CSO calls for return of free antenatal service in Gombe

This article was originally published in Nigerian Tribune here.

By Ishola Michael

A Gombe based Civil Society Organisation (CSO), Network for Maternal and Newborn Child Health Initiative, (NMNCHI), has appealed to the Gombe State Government to revive the free antenatal services in order to promote family health.

The call was made by the Chairman of the Network, Comrade Alhassan Yahaya, during an advocacy visit to the newly appointed Executive Secretary of the Gombe State Primary Health Care Development Agency (SPHCDA), Dr. Abdulrahman Shuaibu.

Alhassan Yahaya said that the call became necessary following the poor indices of the State in terms of maternal and neonatal child mortality which is among the worst in the country.

He added that it is very important because, in the past, the State Government supported the free antenatal service for women from the conception of pregnancy up to delivery, even if it is through cesarean section.

He, however, regretted that the immediate past Governor, Ibrahim Hassan Dankwambo stopped it about three to four years ago and hoped that the present administration of Muhammad Inuwa Yahaya will do the needful and bring back the scheme because it has been of great help to the less privileged in the society.

According to him, “It is key and very important because, in the past, we were practising free ANC scheme in the State whereby whenever your wife is pregnant she will go and deliver even up to cesarean session (CS) free of charge. The government was supporting that but about three to four years ago the previous administration stopped that and we hope it is time for this Government to do the needful and bring back the scheme because it is reducing the out of pocket expenses from the parents”, the Chairman said.

He said the visit was to familiarise themselves with the new Executive Secretary and also cross-fertilise ideas towards reducing and improving maternal mortality of our dear State.

While responding, the newly appointed Executive secretary of the Gombe State Primary Health Care Development Agency (SPHCDA) Dr. Abdulrahman Shuaibu commended the good work the network had been doing and said the agency will need the collaboration of the CSO’s because the Agency cannot stand on its own.

He commended the huge impact made by the Village Health Workers scheme and called for its sustenance because of the poor mortality health indices of the State which he described as scaring.

Meanwhile, Gombe State Governor, Alhaji Muhammadu Inuwa Yahaya has reiterated the readiness of his Government to sustain the Village Health Workers Project which is the fulcrum of the Maternal, Neonatal and Child Health Project co-funded by the Bill and Melinda Gates Foundation through the timely release of funds so that the State can reap the maximum benefit of the project.

The Governor who said that the 57 per cent coverage of the project in the State was not adequate and wants it to cover all the 114 wards of the States called on other NGOs to seek for areas of intervention stressing he believes that through collaboration with international organisations, the poor indices recorded will be corrected.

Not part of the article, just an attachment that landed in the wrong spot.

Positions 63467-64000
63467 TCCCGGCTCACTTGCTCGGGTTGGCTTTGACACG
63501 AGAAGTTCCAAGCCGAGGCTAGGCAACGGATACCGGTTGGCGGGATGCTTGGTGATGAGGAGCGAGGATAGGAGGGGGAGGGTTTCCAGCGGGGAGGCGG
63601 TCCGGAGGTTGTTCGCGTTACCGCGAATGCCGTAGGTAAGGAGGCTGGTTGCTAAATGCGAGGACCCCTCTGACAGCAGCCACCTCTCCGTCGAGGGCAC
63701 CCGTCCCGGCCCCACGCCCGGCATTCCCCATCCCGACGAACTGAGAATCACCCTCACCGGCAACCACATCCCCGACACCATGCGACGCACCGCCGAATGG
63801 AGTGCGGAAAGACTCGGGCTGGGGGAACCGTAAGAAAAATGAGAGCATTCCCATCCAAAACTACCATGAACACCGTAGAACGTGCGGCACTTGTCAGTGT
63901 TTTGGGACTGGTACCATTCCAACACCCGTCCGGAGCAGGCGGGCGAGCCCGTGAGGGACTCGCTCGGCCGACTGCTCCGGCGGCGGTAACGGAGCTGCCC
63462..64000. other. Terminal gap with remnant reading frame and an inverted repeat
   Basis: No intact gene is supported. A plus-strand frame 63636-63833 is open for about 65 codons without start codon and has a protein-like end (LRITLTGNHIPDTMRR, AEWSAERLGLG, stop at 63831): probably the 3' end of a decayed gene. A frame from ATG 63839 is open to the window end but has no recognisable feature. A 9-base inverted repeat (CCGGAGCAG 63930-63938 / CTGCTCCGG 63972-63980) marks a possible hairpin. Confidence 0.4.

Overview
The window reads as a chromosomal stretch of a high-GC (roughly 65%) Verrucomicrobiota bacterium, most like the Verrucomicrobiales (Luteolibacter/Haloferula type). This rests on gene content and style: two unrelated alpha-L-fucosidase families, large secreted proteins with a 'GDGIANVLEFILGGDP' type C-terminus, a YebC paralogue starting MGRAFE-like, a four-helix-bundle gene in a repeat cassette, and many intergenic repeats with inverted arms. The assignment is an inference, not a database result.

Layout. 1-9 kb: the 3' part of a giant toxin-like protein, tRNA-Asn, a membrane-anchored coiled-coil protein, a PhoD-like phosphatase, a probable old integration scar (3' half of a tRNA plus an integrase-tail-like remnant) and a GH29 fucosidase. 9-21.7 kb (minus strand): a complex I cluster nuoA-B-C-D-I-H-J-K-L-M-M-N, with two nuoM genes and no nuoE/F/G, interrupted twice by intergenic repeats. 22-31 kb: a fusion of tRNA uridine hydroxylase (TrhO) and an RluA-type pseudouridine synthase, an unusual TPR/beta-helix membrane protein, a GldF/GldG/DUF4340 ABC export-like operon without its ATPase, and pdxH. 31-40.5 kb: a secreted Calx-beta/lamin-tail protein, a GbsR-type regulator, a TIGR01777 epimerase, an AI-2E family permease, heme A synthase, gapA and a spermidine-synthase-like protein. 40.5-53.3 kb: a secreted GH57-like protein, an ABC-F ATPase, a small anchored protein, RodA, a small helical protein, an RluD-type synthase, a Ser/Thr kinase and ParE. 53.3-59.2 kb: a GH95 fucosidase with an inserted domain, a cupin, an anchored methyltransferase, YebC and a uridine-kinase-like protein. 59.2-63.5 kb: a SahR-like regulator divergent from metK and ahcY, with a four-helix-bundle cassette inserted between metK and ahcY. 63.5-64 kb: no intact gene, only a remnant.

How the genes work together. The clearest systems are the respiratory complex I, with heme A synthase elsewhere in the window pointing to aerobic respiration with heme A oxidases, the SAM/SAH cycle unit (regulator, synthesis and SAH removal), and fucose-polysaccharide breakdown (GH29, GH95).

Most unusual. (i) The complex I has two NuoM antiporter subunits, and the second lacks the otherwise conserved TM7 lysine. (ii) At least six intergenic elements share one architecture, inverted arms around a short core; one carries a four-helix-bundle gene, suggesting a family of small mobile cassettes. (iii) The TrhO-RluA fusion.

The Village Health Workers (VHW) project is the fulcrum of the Maternal Neonatal and Child Health project co-funded by Bill and Melinda Gates Foundation, led by the Gombe State Government through the Gombe State Primary Health Care Development Agency (PHCDA) with technical support from the Society for Family Health (SFH).

The project is the First Government-led and owned village health workers programme in Nigeria. It is implemented in 57 priority wards of eleven LGA’s in Gombe State.

Meanwhile, Head of the MNCH, Bolanle Oyebola has commended The Village Health Workers Project in Gombe state for improving access to Maternal, Neonatal and Child Health (MNCH) services by women in the state.

Bolanle Oyebola stated this during the Dissemination of MNCH intervention achievements in Gombe State held at the Banquet Hall of the Government House Gombe.

She said that the high fertility rate and low level of institutional births were leading causes of high mortality rates in Gombe State adding that the health sector was limited in its response to the undesirable trend in MNCH due to factors such as weak health systems, financial and cultural barriers and weakened community accountability structures.

She further explained other factors to include poor health-seeking behaviour, uneven infrastructure development and functionality, poor quality of care supply chain management challenges, shortages in skilled providers at the facility level in rural and poorer areas’ public facilities.

According to her, before the commencement of the project in 2009 and redefined/re/designed over the years, child delivery at home attended by Traditional Birth Attendants (TBA’s) was the norm and widely practised in Gombe communities.

However, Bolanle Oyebola said that “The scheme improved access to MNCH services; bridging gaps in Human Resource for Health (HRH) especially at the Primary Health care Centres (PHCC), increased commodity availability, health promotion and effective behaviour change at the community, PHC and Government levels”.

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